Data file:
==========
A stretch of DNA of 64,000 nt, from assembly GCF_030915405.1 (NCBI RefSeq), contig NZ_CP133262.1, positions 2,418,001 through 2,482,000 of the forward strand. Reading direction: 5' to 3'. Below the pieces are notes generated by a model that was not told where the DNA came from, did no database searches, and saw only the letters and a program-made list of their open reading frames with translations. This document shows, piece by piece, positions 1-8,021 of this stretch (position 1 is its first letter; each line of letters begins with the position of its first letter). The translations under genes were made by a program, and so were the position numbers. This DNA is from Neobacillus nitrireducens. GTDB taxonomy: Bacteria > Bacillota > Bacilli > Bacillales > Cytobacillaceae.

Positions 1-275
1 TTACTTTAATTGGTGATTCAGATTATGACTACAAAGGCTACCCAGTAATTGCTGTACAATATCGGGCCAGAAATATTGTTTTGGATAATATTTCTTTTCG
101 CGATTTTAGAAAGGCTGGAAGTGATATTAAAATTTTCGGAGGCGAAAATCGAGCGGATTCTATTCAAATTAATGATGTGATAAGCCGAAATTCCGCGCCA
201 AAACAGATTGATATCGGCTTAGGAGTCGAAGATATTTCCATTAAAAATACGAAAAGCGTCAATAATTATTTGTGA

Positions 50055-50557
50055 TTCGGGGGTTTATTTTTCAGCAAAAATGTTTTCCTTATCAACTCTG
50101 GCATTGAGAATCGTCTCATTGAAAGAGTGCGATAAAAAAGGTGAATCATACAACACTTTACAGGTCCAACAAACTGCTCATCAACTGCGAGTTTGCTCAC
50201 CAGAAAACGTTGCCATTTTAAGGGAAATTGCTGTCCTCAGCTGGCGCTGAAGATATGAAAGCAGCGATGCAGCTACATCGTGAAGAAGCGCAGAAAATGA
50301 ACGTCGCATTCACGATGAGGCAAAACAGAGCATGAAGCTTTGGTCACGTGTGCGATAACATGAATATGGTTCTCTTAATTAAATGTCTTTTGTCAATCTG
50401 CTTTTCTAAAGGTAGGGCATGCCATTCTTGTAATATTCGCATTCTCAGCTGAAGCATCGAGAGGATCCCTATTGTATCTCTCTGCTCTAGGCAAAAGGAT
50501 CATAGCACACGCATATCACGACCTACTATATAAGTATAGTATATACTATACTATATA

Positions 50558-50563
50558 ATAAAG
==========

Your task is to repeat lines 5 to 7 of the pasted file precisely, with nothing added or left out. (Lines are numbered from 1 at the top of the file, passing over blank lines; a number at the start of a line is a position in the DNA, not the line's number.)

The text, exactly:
201 AAACAGATTGATATCGGCTTAGGAGTCGAAGATATTTCCATTAAAAATACGAAAAGCGTCAATAATTATTTGTGA

Positions 50055-50557
50055 TTCGGGGGTTTATTTTTCAGCAAAAATGTTTTCCTTATCAACTCTG